Of Betsie ten Boom

Betsie_Ten_Boom Joy C. recently asked me to do a guest post over on her blog, Fullness of Joy. The post (which is about Betsie ten Boom) went live on Tuesday so I thought I’d share it with you.

If God shows us bad times ahead, it’s enough for me that he knows about them, that’s why he sometimes shows us things you know—to tell us that this too is in his hands. ~Betsie ten Boom

The other day, I started thinking about Betsie ten Boom. Even now that WWII has become part of history, Corrie ten Boom remains a household name for Christian families. I bet most of you reading this have read, watched, or listened to The Hiding Place. Maybe you’ve even done all three or read some of Corrie’s other books like Tramp for the Lord. But back to Betsie.

Because she didn’t survive the war, or write books, or have a movie made about her life, Betsie is often remembered only as “Corrie ten Boom’s sister,” but I think she deserves more recognition.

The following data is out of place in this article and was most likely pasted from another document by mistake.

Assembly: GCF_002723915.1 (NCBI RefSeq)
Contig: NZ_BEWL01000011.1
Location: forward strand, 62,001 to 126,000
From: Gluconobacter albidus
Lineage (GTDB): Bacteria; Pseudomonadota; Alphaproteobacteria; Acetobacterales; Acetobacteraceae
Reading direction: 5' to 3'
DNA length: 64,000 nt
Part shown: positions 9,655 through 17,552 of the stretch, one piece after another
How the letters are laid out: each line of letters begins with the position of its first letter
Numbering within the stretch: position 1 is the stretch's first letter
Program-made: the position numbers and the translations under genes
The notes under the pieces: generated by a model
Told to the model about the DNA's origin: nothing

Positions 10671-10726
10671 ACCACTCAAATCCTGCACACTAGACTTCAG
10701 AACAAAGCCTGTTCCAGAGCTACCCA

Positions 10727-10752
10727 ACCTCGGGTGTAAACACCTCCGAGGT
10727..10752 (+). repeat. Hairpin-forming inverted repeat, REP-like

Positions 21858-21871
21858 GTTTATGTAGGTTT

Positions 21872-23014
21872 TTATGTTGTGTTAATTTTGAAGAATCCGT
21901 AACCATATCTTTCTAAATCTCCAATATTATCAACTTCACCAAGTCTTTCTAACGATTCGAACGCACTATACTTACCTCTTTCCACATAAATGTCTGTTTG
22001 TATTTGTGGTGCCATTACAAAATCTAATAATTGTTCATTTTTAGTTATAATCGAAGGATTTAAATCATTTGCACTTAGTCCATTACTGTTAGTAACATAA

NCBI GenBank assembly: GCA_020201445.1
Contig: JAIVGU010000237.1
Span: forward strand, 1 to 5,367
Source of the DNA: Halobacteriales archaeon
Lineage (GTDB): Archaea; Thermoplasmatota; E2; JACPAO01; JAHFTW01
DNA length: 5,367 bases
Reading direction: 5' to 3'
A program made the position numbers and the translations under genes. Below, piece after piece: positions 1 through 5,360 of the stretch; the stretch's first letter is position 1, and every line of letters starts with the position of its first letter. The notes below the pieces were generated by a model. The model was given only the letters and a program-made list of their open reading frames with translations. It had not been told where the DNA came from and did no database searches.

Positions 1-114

Read the rest of this article over at Fullness of Joy

Slang of the 1800s

Everyday Life in the 1800sIn every time period there are slang words. If you’re a writer and your story takes place 150 years ago (like one of mine does) it is important to know what words people were saying back then. In addition to being important for writers, the slang of yesteryear can be the “beatingest” fun. Here is a sampling of words used in the 1800s.

Acknowledge the corn: to admit the truth

Allow: to admit; to be of the opinion

Balderdash: nonsense; empty babble

Beatingest: anything (or anyone) that beats the competition

Chirk: cheerful

Picayune: used to signify something small or frivolous

Whip one’s weight in wild cats: to defeat or beat an opponent

Source: The Writer’s Guide to Everyday Life in the 1800s